As someone who suffered a chronic eating disorder for many years, I was considered by many to be too difficult to treat, and to have little hope of recovery. To hear people speak in such pessimistic terms was soul-crushing. Debilitating, awful. To recover, we need people to believe in us and this includes the treatment team. Therefore, I look forward to hearing Prof. Stephen Touyz speak in Brisbane next week, at the At Home with Eating Disorders conference, about new research that offers hope for patients with chronic anorexia. Thank you, Prof. Touyz, and your team, for refusing to give up on your patients, and for coming to Brisbane to explain why.
Professor Touyz, from the University of Sydney, will tackle that big question – is recovery from chronic anorexia possible, and what does recovery mean, anyway? He will discuss how a rethinking of treatment goals can improve results for those people with persistent anorexia, and what these findings mean for people who are suffering today.
Basically, the researchers have found that patients with severe and enduring anorexia nervosa will not only stick with treatments but also make significant improvements with just a slight modification of the standard goals and methods of treatment.
More than 85 percent of those who enrolled in a new, multinational randomized clinical trial trial completed treatment—almost three times the usual retention rate. After eight months of outpatient treatment, patients in both treatment groups reported improved quality of life, reduced symptoms of mood disorders and enhanced social adjustment.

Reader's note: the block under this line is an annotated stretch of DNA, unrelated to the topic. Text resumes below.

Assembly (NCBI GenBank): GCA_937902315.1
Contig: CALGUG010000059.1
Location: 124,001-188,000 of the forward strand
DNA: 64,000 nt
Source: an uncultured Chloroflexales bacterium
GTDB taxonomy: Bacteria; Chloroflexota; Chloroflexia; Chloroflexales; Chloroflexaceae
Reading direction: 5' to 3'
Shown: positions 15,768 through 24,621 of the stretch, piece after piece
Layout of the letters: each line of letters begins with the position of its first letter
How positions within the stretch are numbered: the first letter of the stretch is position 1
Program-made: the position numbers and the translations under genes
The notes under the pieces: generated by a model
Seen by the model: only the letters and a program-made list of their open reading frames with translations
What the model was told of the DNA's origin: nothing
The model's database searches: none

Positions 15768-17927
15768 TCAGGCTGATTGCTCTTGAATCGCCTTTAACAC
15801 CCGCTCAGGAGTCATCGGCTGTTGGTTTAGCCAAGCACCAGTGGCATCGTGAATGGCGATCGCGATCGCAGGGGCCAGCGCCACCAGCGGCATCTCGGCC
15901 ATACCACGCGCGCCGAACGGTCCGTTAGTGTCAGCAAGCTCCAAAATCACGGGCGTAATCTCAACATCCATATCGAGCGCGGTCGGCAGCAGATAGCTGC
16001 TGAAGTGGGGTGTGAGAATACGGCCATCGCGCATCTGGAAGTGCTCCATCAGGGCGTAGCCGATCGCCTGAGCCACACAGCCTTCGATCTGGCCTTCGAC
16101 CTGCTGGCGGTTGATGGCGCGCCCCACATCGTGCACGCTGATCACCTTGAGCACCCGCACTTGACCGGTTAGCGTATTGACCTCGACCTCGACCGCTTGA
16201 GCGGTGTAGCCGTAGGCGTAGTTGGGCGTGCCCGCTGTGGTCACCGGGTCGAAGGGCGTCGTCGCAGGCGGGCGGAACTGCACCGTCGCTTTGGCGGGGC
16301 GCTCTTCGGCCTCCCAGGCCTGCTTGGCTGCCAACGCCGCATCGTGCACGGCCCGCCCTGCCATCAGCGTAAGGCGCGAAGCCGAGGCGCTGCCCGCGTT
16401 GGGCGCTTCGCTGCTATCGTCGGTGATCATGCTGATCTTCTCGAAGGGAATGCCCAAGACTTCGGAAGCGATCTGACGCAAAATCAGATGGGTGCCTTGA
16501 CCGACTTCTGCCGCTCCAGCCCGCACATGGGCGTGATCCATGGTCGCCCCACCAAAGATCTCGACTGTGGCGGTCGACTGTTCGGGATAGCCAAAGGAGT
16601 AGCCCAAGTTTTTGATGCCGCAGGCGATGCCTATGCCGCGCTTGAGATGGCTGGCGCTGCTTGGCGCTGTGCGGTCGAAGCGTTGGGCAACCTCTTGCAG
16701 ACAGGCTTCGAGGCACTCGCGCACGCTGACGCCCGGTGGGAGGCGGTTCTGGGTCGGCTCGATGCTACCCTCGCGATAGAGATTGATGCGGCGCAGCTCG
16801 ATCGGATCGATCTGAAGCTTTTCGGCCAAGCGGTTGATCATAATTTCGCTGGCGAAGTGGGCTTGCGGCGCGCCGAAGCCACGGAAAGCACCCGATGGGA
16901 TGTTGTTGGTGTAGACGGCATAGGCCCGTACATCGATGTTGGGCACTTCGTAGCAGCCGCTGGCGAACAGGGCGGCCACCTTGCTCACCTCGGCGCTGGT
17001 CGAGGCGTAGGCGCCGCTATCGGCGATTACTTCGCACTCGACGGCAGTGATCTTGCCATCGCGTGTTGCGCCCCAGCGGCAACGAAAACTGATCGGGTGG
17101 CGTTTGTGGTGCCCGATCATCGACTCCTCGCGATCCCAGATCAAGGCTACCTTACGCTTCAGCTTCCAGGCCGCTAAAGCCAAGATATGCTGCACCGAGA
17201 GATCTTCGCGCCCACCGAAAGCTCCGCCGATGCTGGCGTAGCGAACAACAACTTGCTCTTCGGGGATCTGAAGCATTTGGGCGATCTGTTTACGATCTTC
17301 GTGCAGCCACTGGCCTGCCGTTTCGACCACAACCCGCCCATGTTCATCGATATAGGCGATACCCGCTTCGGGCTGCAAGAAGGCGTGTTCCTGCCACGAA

One crucial element of this trial was the decision to reprioritize how the goals of treatment were presented to those enrolled in this study. Treatment of newly diagnosed adolescents and young adults tends to focus on weight recovery. For this study, conducted at the University of Sydney, University of London and University of Chicago, treatment goals were set collaboratively, by the care team and the patient, with less emphasis on weight gain and more on quality of life, reduction of mood disorders, and enhanced social adjustment.
“Our goal was to peel back the negative impact of anorexia and to shift the traditional pressure to gain weight to an emphasis on improving quality of life and overall functioning,” Prof. Touyz, who is lead author of the research, said.
“By refocusing the core of treatment, we were able to engage highly resistant individuals with severe and enduring anorexia nervosa in treatment, circumvent the notoriously high dropout rates and help them make their lives a little better.”
In the ‘too hard’ basket
Patients with severe and enduring anorexia nervosa (SE-AN) are notoriously difficult to treat. Most of them develop anorexia as adolescents and do not respond to treatment. Participants in this study had suffered from severe anorexia for at least seven years, with an average duration of illness of more than 15 years.
Anorexia nervosa has the highest mortality rate of any psychiatric disorder. Most people with SE-AN have been through multiple unsuccessful treatment episodes. Repeated failure leaves them with low motivation and a self image dominated by illness.
After prolonged malnourishment, many of those with SE-AN are disabled and unable to hold a job. They often suffer from neurocognitive, cardiac or liver problems, as well as osteoporosis. Insurance companies frequently refuse to pay for treatment because so few individuals improve.